Regulators of the Tanzania cotton sector have reportedly indicated that, contrary to earlier predictions, the industry is expected to survive the “second wave” of the global economic crisis, which hit Tanzania at the end of 2009.
According to reports, the Tanzania Cotton Board (TCB) has credited the recently introduced economic stimulus package for the unexpected turn around in the country’s cotton industry.
To this end, Joe Kabissa, the Director General for the TCB, has indicated that the introduction of the stimulus package is equally responsible for helping to raise the price of cotton by 22.2 percent over the past few months, thus creating a more promising future for cotton farmers.
“The government’s rescue package came in quite handy indeed,” he said, “It helped to raise prices for farmers from TZS 360 to TZS 440 per kilogram. It was a commendable move by the government.”
Dr. Kabissa went on to explain that, not only did the launch of the stimulus package help to raise the price of cotton, but also helped to raise the overall morale of the cotton farmers during a time when the sector was facing a bleak future.
“We have witnessed increased demand for seed during the current planting season which is still underway,” said Dr. Kabissa, “Farmers have also been motivated by the fact that the prices for seed and pesticides will be subsidized to a considerable margin vide the input voucher scheme”
According to the same newspaper, experts have said that buyer and investor confidence has also improved as a result of the TZS 1.7 trillion stimulus package that was set aside in the 2009/10 budget.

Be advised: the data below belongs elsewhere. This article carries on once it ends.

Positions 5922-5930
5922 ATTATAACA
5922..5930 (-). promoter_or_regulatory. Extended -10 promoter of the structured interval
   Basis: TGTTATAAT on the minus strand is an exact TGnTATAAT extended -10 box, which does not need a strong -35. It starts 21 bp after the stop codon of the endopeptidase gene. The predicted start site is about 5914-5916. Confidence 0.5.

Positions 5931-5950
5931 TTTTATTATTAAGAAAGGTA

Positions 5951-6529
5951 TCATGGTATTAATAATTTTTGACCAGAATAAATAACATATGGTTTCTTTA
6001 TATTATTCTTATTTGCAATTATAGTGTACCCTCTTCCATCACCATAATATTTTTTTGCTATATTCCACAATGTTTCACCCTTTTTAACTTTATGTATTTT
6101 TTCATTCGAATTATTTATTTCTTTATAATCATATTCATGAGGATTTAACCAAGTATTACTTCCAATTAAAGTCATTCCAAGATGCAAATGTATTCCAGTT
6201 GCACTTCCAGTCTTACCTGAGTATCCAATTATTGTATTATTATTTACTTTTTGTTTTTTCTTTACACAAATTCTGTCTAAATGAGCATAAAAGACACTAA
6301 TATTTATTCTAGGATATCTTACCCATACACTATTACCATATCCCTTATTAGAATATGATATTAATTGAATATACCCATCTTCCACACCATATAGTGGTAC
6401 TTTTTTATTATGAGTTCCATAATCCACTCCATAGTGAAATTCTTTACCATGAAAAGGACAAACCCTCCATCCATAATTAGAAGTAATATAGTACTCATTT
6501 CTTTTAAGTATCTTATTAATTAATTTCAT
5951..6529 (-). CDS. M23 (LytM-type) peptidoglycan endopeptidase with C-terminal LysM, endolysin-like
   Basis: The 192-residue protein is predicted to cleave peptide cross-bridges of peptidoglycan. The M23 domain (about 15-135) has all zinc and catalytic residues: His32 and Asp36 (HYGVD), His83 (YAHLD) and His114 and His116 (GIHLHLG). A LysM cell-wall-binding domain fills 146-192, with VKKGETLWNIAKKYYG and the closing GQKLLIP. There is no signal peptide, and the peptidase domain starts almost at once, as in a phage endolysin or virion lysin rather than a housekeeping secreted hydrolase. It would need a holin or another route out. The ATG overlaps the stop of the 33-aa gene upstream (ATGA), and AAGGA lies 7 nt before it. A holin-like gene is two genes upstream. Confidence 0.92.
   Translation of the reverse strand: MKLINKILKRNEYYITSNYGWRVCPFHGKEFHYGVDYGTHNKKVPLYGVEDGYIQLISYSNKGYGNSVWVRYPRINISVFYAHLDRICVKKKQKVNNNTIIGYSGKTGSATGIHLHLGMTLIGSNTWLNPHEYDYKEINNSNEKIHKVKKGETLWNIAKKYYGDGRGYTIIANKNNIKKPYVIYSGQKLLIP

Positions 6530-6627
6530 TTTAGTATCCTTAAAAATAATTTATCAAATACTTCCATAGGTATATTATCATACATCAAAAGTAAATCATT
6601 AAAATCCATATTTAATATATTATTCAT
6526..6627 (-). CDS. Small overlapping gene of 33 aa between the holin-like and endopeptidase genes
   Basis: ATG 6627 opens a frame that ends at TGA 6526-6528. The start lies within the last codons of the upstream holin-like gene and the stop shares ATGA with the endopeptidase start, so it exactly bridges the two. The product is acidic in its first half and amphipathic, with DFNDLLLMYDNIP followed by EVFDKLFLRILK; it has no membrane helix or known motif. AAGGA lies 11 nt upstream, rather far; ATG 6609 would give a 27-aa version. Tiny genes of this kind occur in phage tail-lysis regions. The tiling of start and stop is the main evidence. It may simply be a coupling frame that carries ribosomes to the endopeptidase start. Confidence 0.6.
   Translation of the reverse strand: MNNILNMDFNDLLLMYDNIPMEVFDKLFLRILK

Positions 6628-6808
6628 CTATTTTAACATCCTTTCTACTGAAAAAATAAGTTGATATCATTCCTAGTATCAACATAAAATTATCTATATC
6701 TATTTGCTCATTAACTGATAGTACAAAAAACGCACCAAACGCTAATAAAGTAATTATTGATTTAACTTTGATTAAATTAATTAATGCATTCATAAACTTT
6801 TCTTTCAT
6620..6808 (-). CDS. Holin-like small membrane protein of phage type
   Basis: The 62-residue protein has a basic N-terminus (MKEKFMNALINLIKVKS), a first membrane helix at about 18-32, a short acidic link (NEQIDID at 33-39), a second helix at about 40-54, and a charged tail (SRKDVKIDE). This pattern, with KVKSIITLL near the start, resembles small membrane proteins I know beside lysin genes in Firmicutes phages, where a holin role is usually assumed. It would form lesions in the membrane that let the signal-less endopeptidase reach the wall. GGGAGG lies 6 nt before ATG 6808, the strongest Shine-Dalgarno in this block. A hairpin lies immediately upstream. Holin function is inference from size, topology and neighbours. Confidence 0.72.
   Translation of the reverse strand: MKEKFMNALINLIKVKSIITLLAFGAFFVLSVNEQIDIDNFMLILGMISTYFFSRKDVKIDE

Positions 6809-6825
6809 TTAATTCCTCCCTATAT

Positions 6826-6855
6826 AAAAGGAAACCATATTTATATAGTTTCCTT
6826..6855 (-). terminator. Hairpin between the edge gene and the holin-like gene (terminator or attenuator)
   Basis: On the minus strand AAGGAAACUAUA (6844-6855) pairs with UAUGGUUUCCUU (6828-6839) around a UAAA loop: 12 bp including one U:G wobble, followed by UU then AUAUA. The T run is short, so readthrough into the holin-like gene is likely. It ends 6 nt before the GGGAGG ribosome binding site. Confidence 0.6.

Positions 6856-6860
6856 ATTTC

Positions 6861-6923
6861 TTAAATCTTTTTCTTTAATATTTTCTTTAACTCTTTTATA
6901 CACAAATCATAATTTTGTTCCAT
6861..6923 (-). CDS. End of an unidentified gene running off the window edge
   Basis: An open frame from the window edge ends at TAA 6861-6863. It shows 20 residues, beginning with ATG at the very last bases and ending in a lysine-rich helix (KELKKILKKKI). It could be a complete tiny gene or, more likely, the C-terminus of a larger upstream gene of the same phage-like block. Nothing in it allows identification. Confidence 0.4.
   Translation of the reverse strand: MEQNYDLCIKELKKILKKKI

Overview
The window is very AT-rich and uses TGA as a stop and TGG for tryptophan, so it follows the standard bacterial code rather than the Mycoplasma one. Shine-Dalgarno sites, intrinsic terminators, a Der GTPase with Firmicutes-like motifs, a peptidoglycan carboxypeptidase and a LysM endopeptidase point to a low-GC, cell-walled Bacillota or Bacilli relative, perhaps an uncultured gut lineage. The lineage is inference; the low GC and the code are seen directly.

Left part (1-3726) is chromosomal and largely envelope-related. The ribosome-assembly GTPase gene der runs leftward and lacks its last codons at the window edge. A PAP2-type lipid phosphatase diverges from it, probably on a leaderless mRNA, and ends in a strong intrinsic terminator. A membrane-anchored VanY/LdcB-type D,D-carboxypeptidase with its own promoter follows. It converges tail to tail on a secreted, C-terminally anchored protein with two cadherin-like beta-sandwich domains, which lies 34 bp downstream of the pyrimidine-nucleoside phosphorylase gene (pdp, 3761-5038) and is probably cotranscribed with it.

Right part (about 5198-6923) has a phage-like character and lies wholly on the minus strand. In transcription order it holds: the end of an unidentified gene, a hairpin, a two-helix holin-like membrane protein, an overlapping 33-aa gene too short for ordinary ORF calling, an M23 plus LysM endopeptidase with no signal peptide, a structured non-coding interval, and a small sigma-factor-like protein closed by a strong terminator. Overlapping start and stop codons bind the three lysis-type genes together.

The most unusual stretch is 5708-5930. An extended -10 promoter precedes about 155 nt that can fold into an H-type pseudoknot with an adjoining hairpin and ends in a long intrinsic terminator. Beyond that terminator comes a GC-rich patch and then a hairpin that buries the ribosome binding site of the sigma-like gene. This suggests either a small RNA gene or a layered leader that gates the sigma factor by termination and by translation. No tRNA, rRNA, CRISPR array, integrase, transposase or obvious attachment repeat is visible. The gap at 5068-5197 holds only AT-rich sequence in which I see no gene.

Honest Ngowi, a researcher and consultant with Mzumbe University, has said that one of the shortcomings of the package is the fact that it only compensates commodity exporters, who experienced losses and bails out banks that face collapse as a result of defaults that were caused by the international economic crisis.
“The stimulus package has just remained a package on paper,” he said, “It has yet to be translated into a legal document. As a result, businesses are not yet accessing the stimulus package funds.”
The Governor of the Bank of Tanzania (BoT), Benno Ndulu, who recently spoke with The Citizen Tanzania, has said that, while no money has been released at this point, his bank has already made the necessary arrangements to compensate coffee and cotton buyers experienced losses as a result of the global crisis.
Currently, a one acre farm requires 10 kilograms of cottonseed, the price of which has been lowered to TZS 100 from the previous price of TZS 200.
Along with the reduction in prices for cottonseed, the price for insecticides will also receive a subsidy of TZS 1,500 for a pack that is large enough to cover one acre.